Mad Max: Fury Road (2015) full movie watch online

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Mad Max: Fury Road
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An apocalyptic story set in the furthest reaches of our planet, in a stark desert landscape where humanity is broken, and most everyone is crazed fighting for the necessities of life. Within this world exist two rebels on the run who just might be able to restore order. There's Max, a man of action and a man of few words, who seeks peace of mind following the loss of his wife and child in the aftermath of the chaos. And Furiosa, a woman of action and a woman who believes her path to survival may be achieved if she can make it across the desert back to her childhood homeland.

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Mad Max: Fury Road online movie review - Mad Max: Spurious Turd? Yah, sorry, I didn't get it.

Note: This is a text version of my Popcorn Lobotomy Scathing Review video:

(The video review is much more fun)

So while you're all salivating like Pavarotti's dogs (yeah, Pavarotti's dogs ? I guess dogs drool when they hear the great tenors or something?) at the prospect of a Mad Max Fury Road sequel, I'm left scratching my head.

I mean, how exactly did this movie become such a fan favorite? And more to the point, how did it's popularity end up moving the cigar- chomping, top-hat-wearing out-of-touch stiffs at The Academy to vote for the damned thing?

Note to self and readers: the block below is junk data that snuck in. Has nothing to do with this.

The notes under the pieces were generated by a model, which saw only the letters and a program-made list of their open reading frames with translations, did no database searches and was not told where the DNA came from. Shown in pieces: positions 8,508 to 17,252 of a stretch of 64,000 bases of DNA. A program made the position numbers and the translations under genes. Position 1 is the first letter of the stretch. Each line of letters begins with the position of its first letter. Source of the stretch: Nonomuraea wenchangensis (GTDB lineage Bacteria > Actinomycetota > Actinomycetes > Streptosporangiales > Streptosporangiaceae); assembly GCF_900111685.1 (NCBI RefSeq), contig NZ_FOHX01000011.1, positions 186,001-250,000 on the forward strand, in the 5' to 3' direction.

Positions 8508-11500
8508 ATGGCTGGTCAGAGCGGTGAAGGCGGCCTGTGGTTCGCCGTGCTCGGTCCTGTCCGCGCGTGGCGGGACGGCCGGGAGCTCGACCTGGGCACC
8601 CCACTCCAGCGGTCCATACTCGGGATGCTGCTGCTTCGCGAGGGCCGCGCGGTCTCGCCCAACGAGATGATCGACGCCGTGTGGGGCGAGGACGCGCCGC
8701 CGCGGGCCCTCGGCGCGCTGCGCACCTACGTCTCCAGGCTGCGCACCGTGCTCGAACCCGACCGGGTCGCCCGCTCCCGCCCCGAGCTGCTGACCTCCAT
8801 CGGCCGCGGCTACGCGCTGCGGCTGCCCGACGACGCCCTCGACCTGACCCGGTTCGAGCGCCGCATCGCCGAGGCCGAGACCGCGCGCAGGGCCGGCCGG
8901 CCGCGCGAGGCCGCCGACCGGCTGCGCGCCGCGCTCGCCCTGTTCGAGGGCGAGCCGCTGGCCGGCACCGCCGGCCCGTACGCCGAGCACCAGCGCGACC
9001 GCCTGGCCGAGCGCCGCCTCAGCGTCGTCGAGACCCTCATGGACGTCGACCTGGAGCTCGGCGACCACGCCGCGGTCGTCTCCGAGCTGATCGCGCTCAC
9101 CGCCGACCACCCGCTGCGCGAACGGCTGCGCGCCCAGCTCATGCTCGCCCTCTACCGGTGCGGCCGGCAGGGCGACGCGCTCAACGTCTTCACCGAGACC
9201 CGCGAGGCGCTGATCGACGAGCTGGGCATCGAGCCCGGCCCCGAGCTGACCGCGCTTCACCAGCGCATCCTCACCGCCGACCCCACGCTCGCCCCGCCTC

Maybe it's because I'm just not into impractically pimped up vehicles, or people in wacky children's face-paint screaming all their lines, but I just didn't get much out of Mad Max Fury Road.

And I'm sorry, I know it's popular, I know this is probably going to tick you all off... but I just don't think one long car chase sequence deserves to be called a movie, no matter how well it's executed, and it CERTAINLY doesn't deserve to pick up anything but technical awards at the Oscars.

Now, obviously some of the action is cool and there are some pretty CGI backgrounds -- got you dazzled did it? -? but without the grounding of an post-2nd-grade-level story and characters I can vaguely relate to, it's all as pointless as pointing out that pointlessness is pointless itself.

Seriously, who cares if Tom Hardy gets hit with an exploding spear if we don't even know who he is or why he's driving recklessly around the desert like Dodi Fayed on a severe acid trip?

Yes, there's a basic functioning back-story where Max's wife and kid get their faces mushed at what appears to be a monster truck rally -- but you could count the screen time devoted to it in frames.

And of course, that's just Max. None of the other characters even get a few frames of flashback to explain their presence in the story or to motivate us to care about them.

So Mad Max paints a dystopic picture of a post-apocalyptic world where people seem be willing to go that extra mile to maximize the risk of losing an eye.